By Andrew England in Cairo
Published: February 18 2011 10:32 | Last updated: February 18 2011 22:31
For more than 40 years, Muammer Gaddafi, Libyaâ€™s eccentric leader, has ruled his oil-rich north African state with a tight grip and his own peculiar brand of socialism and Islamism.
He has claimed that Libyans are their own masters in a system of governance he calls a Jamahiriya, or peopleâ€™s republic. ButÂ criticism has not been tolerated and, now, like other Arab leaders, he is facing a wave of popularÂ unrest that has little precedent. Â
On Friday, thousands of Libyans defied a violent government crackdown, which has killed more than 20 people, to keep up protests against his regime, in what activists say is the worst unrest to hit Libya for years.
In Benghazi, the countryâ€™s second city, thousands of people, including lawyers and judges, defiantly camped out overnight by a courthouse before clashes erupted in the city for the fourth day running.Â
Skirmishes between security forces and protesters were also reported around nearby al-Bayda and other towns in the east, which has been a stronghold for opposition against Col Gaddafi.
Opposition figures and activists said the unrest was spreading to other towns and put the death toll higher, but so far Tripoli, the capital, appears to have avoided anti-regime demonstrations. Information is tightly controlled in Libya and it was impossible to verify the extent of the protests or casualty figures.
Human Rights Watch, a New York-based organisation, said at least 24 people were killed after security forces used live fire in a bid to disperse demonstrators on Thursday, which activists had dubbed a â€œday of angerâ€ , emulating the uprisings that swept from power the presidents of neighbouring Tunisia and Egypt.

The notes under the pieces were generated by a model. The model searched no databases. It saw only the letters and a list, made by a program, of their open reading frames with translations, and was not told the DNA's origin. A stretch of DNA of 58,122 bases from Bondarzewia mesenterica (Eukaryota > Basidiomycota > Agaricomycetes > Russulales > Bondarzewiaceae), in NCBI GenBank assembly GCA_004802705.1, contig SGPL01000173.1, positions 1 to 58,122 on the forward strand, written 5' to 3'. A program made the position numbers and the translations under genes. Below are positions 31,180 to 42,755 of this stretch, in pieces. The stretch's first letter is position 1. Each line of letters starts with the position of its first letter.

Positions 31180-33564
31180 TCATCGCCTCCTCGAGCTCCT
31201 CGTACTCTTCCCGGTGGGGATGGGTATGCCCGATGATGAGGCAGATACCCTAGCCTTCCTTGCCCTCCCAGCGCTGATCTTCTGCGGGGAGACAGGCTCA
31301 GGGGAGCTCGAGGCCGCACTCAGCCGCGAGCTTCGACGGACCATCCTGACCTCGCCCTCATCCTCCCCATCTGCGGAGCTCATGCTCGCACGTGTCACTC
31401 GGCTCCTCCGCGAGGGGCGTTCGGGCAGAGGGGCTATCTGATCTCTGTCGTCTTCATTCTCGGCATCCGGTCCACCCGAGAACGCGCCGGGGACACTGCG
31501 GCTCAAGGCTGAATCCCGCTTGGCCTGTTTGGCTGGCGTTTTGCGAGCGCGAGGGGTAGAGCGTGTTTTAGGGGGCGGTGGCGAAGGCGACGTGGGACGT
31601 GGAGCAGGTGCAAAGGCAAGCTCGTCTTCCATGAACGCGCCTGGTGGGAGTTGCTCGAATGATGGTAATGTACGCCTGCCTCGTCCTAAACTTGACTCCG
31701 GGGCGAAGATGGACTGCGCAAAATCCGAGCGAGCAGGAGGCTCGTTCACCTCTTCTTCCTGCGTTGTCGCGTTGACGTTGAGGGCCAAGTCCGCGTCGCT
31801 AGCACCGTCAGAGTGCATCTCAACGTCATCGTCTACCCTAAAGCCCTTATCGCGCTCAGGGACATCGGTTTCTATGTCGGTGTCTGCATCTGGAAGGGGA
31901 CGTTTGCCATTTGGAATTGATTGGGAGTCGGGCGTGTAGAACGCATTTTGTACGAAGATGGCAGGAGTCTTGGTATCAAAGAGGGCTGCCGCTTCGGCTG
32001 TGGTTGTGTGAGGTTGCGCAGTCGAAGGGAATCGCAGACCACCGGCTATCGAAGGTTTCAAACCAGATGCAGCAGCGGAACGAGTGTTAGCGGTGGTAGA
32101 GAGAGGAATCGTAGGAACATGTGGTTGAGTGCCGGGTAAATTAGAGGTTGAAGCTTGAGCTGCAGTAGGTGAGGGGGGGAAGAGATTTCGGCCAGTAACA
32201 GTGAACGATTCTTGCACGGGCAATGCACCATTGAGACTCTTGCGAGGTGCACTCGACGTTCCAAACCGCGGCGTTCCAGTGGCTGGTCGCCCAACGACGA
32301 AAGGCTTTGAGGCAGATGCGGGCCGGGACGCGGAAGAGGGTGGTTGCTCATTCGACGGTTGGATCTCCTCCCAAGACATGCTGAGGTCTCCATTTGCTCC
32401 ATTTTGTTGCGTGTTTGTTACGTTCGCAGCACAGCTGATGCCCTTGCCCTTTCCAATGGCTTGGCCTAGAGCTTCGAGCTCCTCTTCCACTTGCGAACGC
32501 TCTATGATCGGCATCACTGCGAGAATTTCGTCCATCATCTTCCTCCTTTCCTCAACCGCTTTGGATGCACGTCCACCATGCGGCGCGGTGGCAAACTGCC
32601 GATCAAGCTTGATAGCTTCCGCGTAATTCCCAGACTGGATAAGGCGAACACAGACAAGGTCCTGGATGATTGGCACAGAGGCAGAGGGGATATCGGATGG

Amnesty International has accused the Libyan authorities of recklessly shooting at anti-government protesters after the organisation learnt that at least 46 people had been shot dead by security forces in the past 72 hours.
Col Gaddafi, who seized power in 1969 and is the Arab worldâ€™s longest-serving ruler, appears to be responding with the tactics used by Tunisiaâ€™s Zein al-Abidine Ben Ali and Egyptâ€™s Hosni Mubarak â€“ deploying security forces to crack down on activists, mobilising loyalists to march in counter demonstrations and reportedly offering to double public sector salaries.
On Thursday, he drove through a crowd of flag-waving loyalists in Tripoli, with the images broadcast on Libyan television.
Activists say the pro-regime demonstrators were brought in by bus and paid to take part.
The country had been gradually opening up after years of isolation under sanctions. But dissent is quashed, political parties are banned and public protests are rare. Revolutionary committees, which have their own militias, keep control of towns and villages across the country.
There have been reports that revolutionary committee offices have been burnt down during the protests.
Despite being home to Africaâ€™s largest proven oil reserves, Libya suffers from many of the ills of its neighbours, particularly rampant unemployment which is estimated to be at least 30Â per cent.
A critical issue is whether the protesters can sustain their momentum in a large country that has a scattered population of just 6m.
â€œIf there is sufficient Âcollaboration among the protesters in different parts of the country they could start some momentum, but if not it may die down,â€ said Oliver Miles, a former British ambassador to Libya.
Ashour Shamis, a London-based government critic, said the size and nature of the protests were new.
â€œThereâ€™s a schism between the regime and the people and in the past you could not talk about it openly. Now you can feel thereâ€™s a very strong trend of opposition inside the country.
The demonstrations began on Tuesday after the authorities detained a prominent lawyer who was also a spokesman for the families of prisoners who were killed in a 1996 shooting in Tripoliâ€™s notorious Abu Salim prison. Activists used Facebook to call for mass rallies on Thursday to mark the February 2006 death of a dozen demonstrators during a protest against the Danish cartoon depicting the prophet Mohamed.
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